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The Business Side Of Law: Jeffrey S. Sharp Of Marshall Gerstein & Borun On 5 Things You Need To Create Or Lead A Successful Law Firm

An Interview With Eric Pines

Learn the sweet spot of the intersection between what energizes you and what your clients need.

Law school primarily prepares lawyers for the practice of law. But leading or starting a law firm requires so much more than that. It requires the entrepreneurial skills that any CEO would need to run a business: How to manage personnel, hire and fire, generate leads, advertise, manage finances, etc. What does an attorney need to know about the business side of the law to create a successful and thriving law practice? To address these questions, we are talking to successful law firm principals who can share stories and insights from their experience with the “5 Things You Need To Create Or Lead A Successful Law Firm”.

As a part of this series, we had the pleasure of interviewing Jeffrey Sharp.

Jeffrey Sharp is the Managing Partner of Marshall Gerstein. He is a registered patent attorney with more than 30 years of experience in patent prosecution, litigation and transactional work who focuses his practice in the areas of biotechnology, chemistry, and chemical engineering.

Jeff has handled matters in a wide variety of biotechnology disciplines, such as pharmaceuticals, nutraceuticals, and gene therapy; recombinant nucleic acid technologies, including plant biotechnology; and in-vivo and in-vitro diagnostic and gene-sequencing methods. He has also gained successful outcomes in diverse chemical and chemical engineering technologies, including organic, inorganic, and metallurgical chemistry; chemical and metallurgical processing; and food and beverage chemistry.

Jeff is recognized as a committed advocate on behalf of the firm’s clients, qualities recognized by his Martindale-Hubbell® AV Peer Review Rating™ and other recognitions. He was selected by the Chicago Law Bulletin as a “Leading Lawyer” and in recognition of his outstanding patent work in life sciences, has been featured since 2012 as a “Life Sciences Star” in LMG Life Sciences. He was selected for inclusion in the 2013–2021 Super Lawyers® lists. Only five percent of the lawyers in the state were selected for this honor. He was also selected by his peers for inclusion The Best Lawyers in America© since 2016 in the practice area of Patent Law. Since 2013, Jeff has been recognized as an “IP Star” in the Managing Intellectual Property IP Stars Survey, and selected as one of the “World’s Leading Patent Practitioners” by Intellectual Asset Management (IAM) magazine.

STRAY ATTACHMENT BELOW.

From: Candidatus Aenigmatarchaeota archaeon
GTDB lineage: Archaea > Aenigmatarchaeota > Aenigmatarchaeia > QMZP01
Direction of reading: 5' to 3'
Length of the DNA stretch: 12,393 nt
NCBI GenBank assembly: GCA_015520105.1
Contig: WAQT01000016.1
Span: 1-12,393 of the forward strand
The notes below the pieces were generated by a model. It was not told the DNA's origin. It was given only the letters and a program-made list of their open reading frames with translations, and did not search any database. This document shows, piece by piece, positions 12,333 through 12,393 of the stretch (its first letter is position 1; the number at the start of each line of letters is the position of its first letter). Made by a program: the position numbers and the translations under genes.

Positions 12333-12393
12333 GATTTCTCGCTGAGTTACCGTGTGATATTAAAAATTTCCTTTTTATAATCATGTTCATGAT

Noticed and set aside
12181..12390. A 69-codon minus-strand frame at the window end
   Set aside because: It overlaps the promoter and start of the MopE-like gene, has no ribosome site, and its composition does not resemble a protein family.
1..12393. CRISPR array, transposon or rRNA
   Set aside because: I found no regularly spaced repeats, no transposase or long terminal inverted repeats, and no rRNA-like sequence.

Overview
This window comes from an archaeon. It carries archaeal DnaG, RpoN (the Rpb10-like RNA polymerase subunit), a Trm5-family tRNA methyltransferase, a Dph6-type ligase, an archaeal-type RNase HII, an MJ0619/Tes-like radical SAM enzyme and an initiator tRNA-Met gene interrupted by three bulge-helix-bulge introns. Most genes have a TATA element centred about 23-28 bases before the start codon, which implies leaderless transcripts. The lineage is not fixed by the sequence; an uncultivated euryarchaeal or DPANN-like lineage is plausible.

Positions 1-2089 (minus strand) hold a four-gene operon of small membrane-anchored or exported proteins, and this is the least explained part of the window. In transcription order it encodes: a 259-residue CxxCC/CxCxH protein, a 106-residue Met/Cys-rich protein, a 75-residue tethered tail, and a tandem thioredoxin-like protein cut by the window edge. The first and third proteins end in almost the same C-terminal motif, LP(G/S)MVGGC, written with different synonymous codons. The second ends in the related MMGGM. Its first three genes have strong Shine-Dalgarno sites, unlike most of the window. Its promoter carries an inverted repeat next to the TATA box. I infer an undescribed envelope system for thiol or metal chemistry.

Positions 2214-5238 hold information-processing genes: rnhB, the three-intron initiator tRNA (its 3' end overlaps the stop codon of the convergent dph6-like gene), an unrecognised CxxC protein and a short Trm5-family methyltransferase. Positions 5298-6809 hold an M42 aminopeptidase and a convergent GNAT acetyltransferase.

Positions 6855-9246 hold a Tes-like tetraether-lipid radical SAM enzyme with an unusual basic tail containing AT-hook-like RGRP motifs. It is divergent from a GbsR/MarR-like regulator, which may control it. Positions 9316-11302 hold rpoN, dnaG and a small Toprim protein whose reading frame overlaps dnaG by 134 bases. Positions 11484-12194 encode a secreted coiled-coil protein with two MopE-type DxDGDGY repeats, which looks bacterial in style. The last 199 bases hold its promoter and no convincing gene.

Thank you so much for joining us in this interview series! Before we dive in. Our readers would love to “get to know you” a bit better. Can you tell us a bit about your “backstory” and how you ended up where you are? Specifically, we’d love to hear the story of how you began to lead your practice.

Growing up in Atlanta, I had a lawn business. I wanted to be an engineer and considered applying to MIT and Georgia Tech. A customer with one of the best lawns, who was an attorney and a Princeton grad, told me that Princeton had an excellent engineering school and suggested that I go there and then become a patent attorney. I took his advice!

I joined Marshall Gerstein in 1985 and became a member of the firm’s recruiting committee and eventually the management committee. This early exposure to leadership gave me a good perspective on how firms evolve generationally, the importance of hiring good people and the keys to successfully transferring leadership.

When 9/11 happened, a lot was going on in the world and in the firm and my predecessor decided it was time for the next generation to take the reins. I was 43 years old and had been a partner at Marshall Gerstein for ten years. I had a vested interest in the firm’s continued success. I put my money where my mouth was, so to speak, and was elected Managing Partner.

None of us are able to achieve success without some help along the way. Who has been your biggest mentor? What was the most valuable lesson you learned from them?

I’ve had two primary mentors in my career. The first was Mike Borun, who had been a biology teacher in Chicago Public Schools before going to law school. He was a pioneer in the area of biotechnology patent law and gained a world-renowned reputation for his work. He recruited me to the firm, and he always said, “Being a patent lawyer is the best job in the world.” He wasn’t wrong! Mike got such joy from his practice, and I learned from him that loving what you do is essential.

My other mentor was Owen Murray, an attorney who specialized in chemical and mechanical patents and was finely attuned to his clients’ business needs. His advice to me was that it’s all about the client. He taught me to anticipate their opportunities and problems and come to them with solutions before they realized they needed them. He was focused not just on the client as a company and its needs but also on the needs of the people working inside the company and how to help them achieve success for their businesses. It was an invaluable business lesson and has served me well ever since.

From completing your degree to leading a practice and a law firm, your path was most likely challenging. Can you share a story about one of your greatest struggles? Can you share what you did to overcome it?

I’m not sure I have one specific story. Intellectual property law is a challenging field. It’s all hard work, and the work is harder at some times than at others. My best advice to overcome the daily challenges is that there’s always a solution. Trust the process and be patient; solutions — and opportunities for solutions — will present themselves. Even if the best solution is not in the form the client originally contemplated, be honest with the client on what their best options are and chart a different path forward. You’ll eventually get there.

Can you please give us your favorite “Life Lesson Quote?” Can you share a story about how that was relevant in your own life?

“Life is too short.”